Tuesday, April 10, 2012

Autism risk tied to mom's obesity during pregnancy

Autism is more likely to occur in children whose mothers were obese while pregnant, new research suggests.
The study, one of the first of its kind, involved about 1,000 California children, ages 2 to 5. Researchers affiliated with the UC Davis MIND Institute looked at their mothers' medical records and examined the association between obesity and autism. Women who were obese during pregnancy were about 67 percent more likely than normal-weight women to have autistic children, the study showed. Obese moms also faced double the risk of having children with other developmental delays.
Children born to obese women are more likely to be diagnosed with autism or related developmental delays than the children of slimmer mothers, according to a U.S. survey. 

The research, which appeared in Pediatrics, was looking for the impact on childrens' cognitive development from a variety of "metabolic conditions" in the mother, including high blood pressure or diabetes. The strongest links were found between obesity and autism-related disorders.
Although the study cannot prove that one condition causes the other, its authors caution that even the possibility is worrisome in the light of rising U.S. obesity rates.
Obesity isn't the only risk factor found for pregnant moms in the study. Researchers also looked at prevalence of gestational diabetes and found pregnant moms with diabetes had nearly 2 1/3 times the chance of having a child with developmental delays compared with healthy mothers. Although the proportion of diabetic mothers who had a child with autism was higher, the numbers did not reach statistical significance.
The study was published online in the April 9 issue of Pediatrics.
Among the children in the study with an autism spectrum disorder, 48 were born to mothers with Type 2 or gestational diabetes, 111 to mothers who were obese and 148 to mothers with any sort of metabolic condition, like high blood pressure.
For children with a developmental delay, 20 were born to mothers with Type 2 or gestational diabetes, 41 to mothers who were obese and 60 to a mother with any metabolic condition.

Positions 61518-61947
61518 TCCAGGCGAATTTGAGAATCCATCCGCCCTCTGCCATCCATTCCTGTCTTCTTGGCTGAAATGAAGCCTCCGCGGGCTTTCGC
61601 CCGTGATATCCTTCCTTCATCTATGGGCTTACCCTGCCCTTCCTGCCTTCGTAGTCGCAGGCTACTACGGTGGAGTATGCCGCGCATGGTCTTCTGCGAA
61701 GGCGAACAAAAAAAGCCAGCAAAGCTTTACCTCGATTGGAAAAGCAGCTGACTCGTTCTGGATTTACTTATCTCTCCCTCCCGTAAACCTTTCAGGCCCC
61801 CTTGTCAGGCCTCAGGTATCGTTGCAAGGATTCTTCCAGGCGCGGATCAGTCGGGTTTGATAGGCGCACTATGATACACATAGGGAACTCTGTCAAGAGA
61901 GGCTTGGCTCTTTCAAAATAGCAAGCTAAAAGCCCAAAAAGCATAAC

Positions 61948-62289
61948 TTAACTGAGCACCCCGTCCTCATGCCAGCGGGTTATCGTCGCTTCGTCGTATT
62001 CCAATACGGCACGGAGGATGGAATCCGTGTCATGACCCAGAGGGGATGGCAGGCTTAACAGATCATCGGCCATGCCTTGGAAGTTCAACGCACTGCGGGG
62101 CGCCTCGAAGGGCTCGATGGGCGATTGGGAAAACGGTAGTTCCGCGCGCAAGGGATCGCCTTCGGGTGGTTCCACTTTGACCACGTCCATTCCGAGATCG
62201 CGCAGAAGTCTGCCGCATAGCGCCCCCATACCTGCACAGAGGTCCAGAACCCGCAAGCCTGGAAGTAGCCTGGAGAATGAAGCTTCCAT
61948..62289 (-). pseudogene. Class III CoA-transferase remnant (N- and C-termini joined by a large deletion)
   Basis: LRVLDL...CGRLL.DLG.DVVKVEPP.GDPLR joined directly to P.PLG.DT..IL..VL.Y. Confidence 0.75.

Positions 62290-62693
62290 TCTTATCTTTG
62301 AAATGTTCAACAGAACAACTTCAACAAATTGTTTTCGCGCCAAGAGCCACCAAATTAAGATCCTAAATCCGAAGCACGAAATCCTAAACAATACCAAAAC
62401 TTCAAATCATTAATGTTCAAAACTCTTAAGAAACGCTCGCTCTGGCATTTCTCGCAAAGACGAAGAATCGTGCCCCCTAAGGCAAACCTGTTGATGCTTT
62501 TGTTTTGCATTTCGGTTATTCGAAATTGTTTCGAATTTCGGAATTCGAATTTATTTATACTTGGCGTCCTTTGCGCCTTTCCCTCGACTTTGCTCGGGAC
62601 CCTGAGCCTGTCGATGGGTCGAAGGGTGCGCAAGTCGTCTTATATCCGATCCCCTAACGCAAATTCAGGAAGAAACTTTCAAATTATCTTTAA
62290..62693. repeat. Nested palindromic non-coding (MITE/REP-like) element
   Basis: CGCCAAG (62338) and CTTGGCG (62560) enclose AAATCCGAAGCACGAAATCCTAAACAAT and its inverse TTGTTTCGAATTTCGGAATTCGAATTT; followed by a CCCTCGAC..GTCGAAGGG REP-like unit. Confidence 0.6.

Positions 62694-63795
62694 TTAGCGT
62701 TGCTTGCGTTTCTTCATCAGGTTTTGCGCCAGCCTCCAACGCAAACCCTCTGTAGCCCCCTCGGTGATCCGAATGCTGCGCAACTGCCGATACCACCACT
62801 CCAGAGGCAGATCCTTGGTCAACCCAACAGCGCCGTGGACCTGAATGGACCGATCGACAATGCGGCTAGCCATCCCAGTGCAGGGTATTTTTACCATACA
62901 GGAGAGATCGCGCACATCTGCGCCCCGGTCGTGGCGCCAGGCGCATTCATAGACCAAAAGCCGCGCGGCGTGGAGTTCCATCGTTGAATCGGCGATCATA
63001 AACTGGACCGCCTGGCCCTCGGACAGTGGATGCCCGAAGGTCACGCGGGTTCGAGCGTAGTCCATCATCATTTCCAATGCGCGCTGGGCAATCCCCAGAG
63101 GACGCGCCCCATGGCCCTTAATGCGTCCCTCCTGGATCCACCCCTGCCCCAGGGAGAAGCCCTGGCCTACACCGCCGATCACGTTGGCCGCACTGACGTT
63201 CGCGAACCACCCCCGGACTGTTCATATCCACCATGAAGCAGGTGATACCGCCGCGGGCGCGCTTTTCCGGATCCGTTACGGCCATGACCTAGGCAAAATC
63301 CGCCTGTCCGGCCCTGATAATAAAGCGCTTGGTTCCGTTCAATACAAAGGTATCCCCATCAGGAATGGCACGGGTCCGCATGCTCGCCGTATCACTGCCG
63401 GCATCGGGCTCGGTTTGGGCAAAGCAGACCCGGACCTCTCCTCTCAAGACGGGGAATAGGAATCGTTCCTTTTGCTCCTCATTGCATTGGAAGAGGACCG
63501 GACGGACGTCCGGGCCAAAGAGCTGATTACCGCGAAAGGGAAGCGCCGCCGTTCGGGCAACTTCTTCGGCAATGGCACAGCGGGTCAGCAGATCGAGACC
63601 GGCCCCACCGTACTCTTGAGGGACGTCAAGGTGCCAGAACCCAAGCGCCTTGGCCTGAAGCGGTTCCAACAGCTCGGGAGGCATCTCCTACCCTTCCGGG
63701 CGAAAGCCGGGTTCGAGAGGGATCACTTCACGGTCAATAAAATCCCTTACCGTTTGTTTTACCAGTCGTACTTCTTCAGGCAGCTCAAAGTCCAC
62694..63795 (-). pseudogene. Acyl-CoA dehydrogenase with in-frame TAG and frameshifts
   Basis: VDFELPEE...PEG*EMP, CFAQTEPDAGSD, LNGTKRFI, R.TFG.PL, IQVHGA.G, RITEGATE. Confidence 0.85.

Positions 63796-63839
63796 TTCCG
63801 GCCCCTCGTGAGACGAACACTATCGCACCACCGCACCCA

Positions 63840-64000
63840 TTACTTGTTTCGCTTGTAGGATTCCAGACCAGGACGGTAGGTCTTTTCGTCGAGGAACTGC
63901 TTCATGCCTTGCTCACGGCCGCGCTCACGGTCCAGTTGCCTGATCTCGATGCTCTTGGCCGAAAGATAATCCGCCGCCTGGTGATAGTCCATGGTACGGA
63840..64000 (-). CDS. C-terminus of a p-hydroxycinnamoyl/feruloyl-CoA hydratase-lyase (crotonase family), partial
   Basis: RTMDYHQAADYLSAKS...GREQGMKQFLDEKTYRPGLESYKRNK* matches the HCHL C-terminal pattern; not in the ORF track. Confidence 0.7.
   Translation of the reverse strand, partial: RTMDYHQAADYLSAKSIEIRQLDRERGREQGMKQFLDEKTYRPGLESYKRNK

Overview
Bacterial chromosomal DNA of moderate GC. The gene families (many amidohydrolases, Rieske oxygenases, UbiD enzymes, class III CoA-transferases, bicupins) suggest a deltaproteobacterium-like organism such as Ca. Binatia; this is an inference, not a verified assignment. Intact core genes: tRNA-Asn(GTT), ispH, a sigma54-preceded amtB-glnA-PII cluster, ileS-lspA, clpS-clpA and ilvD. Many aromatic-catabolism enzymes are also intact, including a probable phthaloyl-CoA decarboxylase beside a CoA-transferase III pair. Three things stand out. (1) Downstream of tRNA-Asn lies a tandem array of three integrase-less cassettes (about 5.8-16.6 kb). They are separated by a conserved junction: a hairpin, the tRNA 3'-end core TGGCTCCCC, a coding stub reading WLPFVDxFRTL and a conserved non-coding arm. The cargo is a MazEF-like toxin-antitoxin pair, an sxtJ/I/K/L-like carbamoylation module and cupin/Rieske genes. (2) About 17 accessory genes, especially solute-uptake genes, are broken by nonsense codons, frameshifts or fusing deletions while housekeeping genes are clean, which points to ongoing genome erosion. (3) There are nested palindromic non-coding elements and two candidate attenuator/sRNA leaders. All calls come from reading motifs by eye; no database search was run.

What explains the results? Researchers say the study does not indicate cause and effect - and further research must be done to confirm the results. But the authors theorize that obesity - generally about 35 pounds overweight - is linked with inflammation and sometimes elevated levels of blood sugar. Excess blood sugar and inflammation-related substances in a mother's blood may reach the fetus and damage the developing brain, study author Paula Krakowiak, an epidemiologist at the University of California, Davis, said.
Of those children, 517 had an autism spectrum disorder and 172 had developmental delays. For Krakowiak's study, the children's diagnoses were confirmed by a re-evaluation at the UC Davis MIND Institute.
Milder versions of autism, such as Asperger's syndrome, form a "spectrum" of autism-related disorders. In addition, impairments in any one of the autism-related cognitive skill areas are considered developmental delays.
On average, women face a 1 in 88 chance of having a child with autism, according to recent CDC figures. The new research suggests that obesity during pregnancy would increase that to a 1 in 53 chance, the authors said.
"Over a third of U.S. women in their childbearing years are obese and nearly one-tenth have gestational or type 2 diabetes during pregnancy," Krakowiak said in a written statement. "Our finding that these maternal conditions may be linked with neurodevelopmental problems in children raises concerns and therefore may have serious public-health implications."
Previous research has linked obesity during pregnancy with stillbirths, preterm births and some birth defects.
"There is a lot that is unknown and studies like these really help us figure out the questions that need to be answered," Gardener said.
But she warned that researchers are far from understanding what might create a link between obesity and autism.
U.S. autism rates have increased along with obesity rates, says Dr. Daniel Coury, chief of developmental and behavioral pediatrics at Nationwide Children's Hospital in Columbus, Ohio. He said the research suggests that may be more than a coincidence.
If mothers' obesity is truly related to autism, it would be only one of many contributing factors, said Coury, who was not involved in the study.
What other factors have been linked to autism? Genetics, mothers' illnesses and use of certain medicines during pregnancy are a few, according to the CDC.
Although the study looked at obesity in the mothers, it lacks information on women's diets and other habits during pregnancy that might have influenced fetal development.
The CDC has more on pregnancy complications, including obesity and gestational diabetes.

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